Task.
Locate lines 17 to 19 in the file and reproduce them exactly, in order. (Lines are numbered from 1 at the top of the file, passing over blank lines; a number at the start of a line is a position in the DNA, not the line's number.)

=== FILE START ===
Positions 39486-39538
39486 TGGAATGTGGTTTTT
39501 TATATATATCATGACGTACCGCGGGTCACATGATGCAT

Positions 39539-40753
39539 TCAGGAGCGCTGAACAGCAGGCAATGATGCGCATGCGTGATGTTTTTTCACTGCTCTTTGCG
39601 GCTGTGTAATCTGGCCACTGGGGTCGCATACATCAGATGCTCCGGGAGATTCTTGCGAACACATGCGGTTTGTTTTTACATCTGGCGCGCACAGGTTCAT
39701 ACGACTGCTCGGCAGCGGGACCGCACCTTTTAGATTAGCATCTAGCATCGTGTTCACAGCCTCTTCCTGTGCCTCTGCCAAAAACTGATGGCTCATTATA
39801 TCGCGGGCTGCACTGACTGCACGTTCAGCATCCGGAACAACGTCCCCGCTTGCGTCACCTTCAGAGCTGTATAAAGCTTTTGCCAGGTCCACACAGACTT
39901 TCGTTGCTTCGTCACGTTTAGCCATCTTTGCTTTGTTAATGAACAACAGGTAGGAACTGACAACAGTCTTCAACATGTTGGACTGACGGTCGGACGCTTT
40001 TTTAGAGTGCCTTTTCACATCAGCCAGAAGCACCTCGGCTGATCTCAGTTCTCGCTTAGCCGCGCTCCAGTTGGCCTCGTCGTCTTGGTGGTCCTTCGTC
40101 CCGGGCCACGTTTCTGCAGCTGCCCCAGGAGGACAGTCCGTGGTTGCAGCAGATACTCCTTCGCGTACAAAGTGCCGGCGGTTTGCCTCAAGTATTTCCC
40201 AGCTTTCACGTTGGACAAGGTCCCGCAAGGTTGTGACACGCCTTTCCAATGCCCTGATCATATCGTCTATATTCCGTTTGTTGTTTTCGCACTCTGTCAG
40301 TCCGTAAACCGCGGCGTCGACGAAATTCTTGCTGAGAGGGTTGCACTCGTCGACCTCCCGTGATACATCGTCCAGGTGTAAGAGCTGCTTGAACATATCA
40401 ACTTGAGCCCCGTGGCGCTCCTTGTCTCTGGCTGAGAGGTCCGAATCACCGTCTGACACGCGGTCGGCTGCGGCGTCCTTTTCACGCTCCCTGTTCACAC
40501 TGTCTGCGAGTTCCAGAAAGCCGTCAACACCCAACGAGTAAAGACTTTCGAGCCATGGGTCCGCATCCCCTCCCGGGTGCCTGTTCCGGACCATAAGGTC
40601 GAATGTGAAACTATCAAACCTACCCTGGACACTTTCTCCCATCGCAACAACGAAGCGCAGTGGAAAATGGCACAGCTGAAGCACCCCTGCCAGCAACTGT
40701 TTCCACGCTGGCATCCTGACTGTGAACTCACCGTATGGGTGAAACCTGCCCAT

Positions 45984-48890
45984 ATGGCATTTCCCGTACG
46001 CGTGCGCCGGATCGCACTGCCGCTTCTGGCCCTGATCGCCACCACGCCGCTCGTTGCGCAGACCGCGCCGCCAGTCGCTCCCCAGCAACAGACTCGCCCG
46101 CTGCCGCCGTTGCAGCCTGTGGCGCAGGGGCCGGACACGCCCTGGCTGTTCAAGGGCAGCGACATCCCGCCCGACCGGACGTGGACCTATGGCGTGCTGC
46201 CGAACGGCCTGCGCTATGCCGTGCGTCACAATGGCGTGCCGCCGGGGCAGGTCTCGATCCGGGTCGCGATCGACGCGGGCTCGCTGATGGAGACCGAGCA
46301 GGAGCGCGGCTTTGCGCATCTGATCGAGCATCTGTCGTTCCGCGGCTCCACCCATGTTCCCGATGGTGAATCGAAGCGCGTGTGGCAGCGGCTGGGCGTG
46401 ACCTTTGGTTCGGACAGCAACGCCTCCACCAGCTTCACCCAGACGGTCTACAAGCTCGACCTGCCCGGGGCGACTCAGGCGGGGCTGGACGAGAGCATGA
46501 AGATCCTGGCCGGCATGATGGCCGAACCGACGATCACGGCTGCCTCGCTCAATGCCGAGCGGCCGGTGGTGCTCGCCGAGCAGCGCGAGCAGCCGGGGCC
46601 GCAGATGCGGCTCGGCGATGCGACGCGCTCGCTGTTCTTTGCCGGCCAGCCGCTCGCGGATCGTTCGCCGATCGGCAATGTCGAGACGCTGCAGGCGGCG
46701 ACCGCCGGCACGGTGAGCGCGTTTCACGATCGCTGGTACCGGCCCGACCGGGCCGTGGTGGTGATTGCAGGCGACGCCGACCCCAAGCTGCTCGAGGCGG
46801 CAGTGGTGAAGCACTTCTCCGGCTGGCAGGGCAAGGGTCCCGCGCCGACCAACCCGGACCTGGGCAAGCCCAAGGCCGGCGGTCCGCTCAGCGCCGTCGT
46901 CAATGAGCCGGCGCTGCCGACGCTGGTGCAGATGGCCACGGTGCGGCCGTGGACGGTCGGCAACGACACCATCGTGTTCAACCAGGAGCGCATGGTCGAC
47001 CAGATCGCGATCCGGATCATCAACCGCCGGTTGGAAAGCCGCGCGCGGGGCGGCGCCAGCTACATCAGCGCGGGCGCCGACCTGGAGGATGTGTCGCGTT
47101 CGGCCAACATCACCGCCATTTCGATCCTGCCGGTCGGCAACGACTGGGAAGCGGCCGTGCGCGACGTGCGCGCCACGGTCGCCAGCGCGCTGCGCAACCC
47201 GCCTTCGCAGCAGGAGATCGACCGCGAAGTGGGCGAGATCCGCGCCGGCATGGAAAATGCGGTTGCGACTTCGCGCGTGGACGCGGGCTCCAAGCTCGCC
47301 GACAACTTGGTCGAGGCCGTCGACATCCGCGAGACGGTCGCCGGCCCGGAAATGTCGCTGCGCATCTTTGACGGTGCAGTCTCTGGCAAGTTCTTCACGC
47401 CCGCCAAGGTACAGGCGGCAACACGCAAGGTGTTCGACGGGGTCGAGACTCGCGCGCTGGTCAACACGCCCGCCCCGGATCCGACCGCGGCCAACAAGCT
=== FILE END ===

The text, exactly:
40701 TTCCACGCTGGCATCCTGACTGTGAACTCACCGTATGGGTGAAACCTGCCCAT

Positions 45984-48890
45984 ATGGCATTTCCCGTACG